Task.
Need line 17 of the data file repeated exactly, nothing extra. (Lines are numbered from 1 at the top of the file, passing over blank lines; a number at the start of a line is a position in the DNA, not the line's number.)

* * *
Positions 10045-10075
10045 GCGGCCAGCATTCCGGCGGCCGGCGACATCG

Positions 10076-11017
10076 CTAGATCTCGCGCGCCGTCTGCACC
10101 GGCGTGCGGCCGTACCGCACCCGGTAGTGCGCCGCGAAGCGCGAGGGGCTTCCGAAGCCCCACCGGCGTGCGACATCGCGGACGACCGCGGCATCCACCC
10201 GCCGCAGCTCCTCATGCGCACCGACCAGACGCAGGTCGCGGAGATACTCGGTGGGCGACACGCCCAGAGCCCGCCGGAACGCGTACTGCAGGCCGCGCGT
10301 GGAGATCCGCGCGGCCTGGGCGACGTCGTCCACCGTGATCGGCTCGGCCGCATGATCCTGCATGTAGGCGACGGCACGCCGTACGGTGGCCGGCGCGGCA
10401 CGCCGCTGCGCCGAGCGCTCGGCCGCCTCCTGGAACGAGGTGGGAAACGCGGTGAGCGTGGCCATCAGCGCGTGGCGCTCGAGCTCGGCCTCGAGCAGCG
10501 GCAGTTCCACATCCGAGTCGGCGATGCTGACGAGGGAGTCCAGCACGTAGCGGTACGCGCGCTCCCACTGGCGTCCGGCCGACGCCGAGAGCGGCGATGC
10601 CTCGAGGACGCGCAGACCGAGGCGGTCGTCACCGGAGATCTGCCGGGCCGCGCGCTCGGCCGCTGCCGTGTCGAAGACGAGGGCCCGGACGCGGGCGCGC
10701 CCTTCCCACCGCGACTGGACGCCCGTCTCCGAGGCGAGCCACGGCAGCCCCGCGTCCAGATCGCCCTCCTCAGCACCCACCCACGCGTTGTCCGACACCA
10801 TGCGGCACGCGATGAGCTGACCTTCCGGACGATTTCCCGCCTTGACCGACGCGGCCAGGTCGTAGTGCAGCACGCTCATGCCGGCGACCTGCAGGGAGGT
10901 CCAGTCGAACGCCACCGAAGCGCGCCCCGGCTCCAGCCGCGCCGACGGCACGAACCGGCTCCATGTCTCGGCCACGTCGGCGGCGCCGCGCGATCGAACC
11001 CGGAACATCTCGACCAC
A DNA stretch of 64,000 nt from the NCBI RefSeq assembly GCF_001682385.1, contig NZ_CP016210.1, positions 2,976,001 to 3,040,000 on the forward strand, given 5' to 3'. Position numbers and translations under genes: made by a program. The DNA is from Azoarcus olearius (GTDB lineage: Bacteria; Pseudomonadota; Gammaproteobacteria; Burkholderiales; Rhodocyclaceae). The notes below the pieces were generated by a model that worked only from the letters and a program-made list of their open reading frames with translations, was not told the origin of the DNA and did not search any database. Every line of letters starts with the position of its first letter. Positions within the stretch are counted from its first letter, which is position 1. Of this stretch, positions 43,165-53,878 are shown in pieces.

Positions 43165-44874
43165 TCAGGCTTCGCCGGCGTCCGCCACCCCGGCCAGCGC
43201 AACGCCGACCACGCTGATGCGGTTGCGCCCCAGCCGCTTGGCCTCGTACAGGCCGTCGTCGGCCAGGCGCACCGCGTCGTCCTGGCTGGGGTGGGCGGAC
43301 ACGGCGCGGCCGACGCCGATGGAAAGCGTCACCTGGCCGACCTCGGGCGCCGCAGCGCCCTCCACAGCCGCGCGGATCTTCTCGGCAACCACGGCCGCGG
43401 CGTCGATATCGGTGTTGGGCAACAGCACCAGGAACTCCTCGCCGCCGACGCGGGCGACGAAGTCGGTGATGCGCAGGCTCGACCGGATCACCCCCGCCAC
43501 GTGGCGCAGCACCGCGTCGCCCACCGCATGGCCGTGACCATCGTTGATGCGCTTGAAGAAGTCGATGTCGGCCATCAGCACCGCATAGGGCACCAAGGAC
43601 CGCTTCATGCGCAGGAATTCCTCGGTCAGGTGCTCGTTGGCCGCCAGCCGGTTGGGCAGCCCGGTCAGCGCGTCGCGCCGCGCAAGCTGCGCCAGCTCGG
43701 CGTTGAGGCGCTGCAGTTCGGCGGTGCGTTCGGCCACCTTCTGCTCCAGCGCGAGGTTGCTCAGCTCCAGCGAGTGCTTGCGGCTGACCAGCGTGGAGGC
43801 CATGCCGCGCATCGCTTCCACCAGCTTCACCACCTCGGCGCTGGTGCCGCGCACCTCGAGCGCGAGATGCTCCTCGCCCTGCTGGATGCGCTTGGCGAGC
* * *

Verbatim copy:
43165 TCAGGCTTCGCCGGCGTCCGCCACCCCGGCCAGCGC